Cancer rates continue to rise internationally

The rate of cancer cases and deaths has substantially increased globally since 1990, especially in people aged 40 to 49 years – in spite of improved treatments, according to a major analysis published today.

The most common forms are early onset breast, tracheal, bronchus and lung, stomach and colorectal cancers.

Dr Xue Li of the University of Edinburgh, UK, and colleagues set out to explore the global burden of 29 early onset cancers worldwide. They used figures from the Global Burden of Disease 2019 study.

Overall, they found that between 1990 and 2019 the global incidence of early onset cancer cases increased by 79%, and the number of early onset cancer deaths by 28%.

There were 3.26 million new cancer diagnoses in 2019 among the under 50s, an increase of 79% compared with 1990.

Full details appear in BMJ Oncology today. The authors report: “Globally, the incidence rates of early onset nasopharyngeal and prostate cancer showed the fastest increasing trend, whereas early onset liver cancer showed the sharpest decrease.”

In terms of disability adjusted life years – years lost due to ill-health – early onset colorectal cancers showed the highest burden in men and women.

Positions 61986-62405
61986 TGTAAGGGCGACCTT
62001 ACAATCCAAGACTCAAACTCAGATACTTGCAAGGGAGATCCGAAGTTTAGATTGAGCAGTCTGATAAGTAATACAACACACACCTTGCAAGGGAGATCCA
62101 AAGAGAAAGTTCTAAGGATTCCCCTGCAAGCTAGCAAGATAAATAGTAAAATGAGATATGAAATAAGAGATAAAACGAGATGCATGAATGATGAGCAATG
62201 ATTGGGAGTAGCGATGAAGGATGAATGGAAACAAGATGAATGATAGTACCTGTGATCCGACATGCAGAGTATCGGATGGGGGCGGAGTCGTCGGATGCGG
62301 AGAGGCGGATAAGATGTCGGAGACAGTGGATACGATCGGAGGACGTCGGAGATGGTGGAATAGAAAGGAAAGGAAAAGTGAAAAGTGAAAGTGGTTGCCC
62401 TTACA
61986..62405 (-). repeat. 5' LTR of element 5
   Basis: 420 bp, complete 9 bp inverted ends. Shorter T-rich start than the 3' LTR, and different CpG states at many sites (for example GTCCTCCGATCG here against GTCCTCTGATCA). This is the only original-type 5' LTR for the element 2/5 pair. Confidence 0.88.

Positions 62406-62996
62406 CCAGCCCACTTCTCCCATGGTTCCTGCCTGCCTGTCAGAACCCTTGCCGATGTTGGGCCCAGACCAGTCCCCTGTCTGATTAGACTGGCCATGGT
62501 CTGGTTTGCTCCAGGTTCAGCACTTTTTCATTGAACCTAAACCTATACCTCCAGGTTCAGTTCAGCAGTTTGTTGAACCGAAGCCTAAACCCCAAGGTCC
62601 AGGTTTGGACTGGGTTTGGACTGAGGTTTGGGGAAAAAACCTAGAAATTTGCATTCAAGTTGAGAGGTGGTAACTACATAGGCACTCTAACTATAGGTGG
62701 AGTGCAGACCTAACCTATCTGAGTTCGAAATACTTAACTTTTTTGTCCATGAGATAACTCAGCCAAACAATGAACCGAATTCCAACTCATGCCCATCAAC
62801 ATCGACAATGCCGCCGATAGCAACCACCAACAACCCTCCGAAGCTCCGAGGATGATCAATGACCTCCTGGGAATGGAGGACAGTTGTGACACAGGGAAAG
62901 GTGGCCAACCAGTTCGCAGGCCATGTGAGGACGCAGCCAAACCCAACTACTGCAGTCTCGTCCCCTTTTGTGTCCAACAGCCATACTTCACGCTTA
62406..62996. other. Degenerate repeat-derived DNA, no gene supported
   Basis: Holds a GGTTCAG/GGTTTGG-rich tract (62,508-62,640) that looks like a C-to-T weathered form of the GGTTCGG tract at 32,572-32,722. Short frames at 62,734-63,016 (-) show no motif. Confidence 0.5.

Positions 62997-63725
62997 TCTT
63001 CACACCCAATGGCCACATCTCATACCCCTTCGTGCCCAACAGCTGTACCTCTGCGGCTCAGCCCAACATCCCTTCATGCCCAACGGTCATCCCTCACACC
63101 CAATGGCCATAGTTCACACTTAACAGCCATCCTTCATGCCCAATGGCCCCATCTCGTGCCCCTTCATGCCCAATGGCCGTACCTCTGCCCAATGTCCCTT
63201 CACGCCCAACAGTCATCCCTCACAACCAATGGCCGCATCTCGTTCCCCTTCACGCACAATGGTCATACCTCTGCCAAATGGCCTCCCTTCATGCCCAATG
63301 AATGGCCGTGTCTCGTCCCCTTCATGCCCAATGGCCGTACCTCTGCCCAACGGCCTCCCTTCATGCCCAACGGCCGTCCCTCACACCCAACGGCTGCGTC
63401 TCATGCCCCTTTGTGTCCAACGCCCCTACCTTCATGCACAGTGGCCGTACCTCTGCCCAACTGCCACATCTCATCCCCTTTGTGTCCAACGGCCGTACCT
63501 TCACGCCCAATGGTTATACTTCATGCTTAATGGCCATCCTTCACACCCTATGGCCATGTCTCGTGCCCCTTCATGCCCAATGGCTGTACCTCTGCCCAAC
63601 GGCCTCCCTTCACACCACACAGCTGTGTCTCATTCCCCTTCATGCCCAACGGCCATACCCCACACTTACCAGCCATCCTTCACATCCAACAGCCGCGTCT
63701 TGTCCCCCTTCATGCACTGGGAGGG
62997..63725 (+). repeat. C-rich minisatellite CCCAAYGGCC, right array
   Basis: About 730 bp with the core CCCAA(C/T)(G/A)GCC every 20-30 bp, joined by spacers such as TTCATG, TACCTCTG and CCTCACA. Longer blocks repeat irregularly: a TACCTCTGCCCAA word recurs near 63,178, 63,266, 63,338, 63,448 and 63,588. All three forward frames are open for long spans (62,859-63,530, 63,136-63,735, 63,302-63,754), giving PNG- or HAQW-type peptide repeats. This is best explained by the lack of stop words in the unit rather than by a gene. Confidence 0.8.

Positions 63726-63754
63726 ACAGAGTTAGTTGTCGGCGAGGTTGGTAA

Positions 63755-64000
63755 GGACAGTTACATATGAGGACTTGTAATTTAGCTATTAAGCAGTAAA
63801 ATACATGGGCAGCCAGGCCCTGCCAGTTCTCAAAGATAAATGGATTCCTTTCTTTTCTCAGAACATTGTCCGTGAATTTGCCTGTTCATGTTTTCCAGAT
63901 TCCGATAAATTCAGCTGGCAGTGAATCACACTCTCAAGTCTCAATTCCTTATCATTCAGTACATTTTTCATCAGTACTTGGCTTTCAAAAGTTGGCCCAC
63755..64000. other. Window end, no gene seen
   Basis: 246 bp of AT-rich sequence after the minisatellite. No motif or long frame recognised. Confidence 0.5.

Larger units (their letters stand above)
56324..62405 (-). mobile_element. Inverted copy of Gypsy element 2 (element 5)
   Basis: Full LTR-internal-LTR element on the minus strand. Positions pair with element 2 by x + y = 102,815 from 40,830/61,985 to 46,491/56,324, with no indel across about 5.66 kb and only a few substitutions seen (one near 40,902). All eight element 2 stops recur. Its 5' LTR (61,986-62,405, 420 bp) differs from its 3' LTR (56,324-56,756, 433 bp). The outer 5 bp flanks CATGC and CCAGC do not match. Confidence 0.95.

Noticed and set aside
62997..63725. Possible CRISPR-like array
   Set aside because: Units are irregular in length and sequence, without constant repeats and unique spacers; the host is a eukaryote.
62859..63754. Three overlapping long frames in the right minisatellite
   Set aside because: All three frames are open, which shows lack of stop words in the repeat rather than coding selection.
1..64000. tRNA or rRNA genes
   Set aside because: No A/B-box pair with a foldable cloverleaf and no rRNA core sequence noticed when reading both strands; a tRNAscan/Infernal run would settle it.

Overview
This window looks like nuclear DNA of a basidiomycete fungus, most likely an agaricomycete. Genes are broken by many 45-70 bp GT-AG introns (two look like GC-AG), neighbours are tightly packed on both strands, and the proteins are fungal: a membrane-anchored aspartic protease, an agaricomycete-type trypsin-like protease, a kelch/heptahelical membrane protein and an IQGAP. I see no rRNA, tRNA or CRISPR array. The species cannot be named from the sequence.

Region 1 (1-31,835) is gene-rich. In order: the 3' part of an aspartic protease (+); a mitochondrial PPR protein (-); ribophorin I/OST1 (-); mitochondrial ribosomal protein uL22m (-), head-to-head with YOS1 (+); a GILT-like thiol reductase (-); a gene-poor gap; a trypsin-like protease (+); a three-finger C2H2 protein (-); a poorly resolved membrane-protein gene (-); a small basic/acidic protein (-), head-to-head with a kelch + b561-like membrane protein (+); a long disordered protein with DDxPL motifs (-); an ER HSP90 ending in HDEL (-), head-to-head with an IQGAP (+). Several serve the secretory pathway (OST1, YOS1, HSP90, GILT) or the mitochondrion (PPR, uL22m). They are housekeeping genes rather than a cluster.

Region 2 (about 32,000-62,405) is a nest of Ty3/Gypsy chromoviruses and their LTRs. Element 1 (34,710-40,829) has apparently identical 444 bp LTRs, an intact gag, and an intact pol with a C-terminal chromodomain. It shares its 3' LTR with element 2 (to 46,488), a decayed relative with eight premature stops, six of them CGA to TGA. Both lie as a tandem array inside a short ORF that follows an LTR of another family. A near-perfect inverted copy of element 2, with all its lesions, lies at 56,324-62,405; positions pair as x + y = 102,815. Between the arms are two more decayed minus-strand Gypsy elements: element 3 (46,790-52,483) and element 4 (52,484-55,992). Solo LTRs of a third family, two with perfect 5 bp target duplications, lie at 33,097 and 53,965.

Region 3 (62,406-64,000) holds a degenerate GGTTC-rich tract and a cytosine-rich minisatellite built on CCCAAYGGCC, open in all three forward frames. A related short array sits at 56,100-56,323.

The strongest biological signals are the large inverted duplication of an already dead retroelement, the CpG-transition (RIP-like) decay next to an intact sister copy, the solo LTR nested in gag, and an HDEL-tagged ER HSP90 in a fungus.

The team estimate that the global number of incidence and deaths of early onset cancer will rise by 31% and 21% in 2030.

“Encouraging a healthy lifestyle could reduce early onset cancer disease burden,” they state.

Commenting on the findings in an editorial, Dr Ashleigh Hamilton of Queen’s University Belfast, UK, points out that “the landscape of cancer incidence is changing”. Increasing age remains a risk factor, but cases in under-50s are rising.

“It is important to educate both the public and health care professionals regarding the possibility of certain cancers in younger adults to allow earlier diagnosis, which in turn improves outcomes,” he adds.

Zhao, J. et al. Global trends in incidence, death, burden and risk factors of early-onset cancer from 1990 to 2019. BMJ Oncology 6 September 2023; doi: 10.1136/bmjonc-2023-000049


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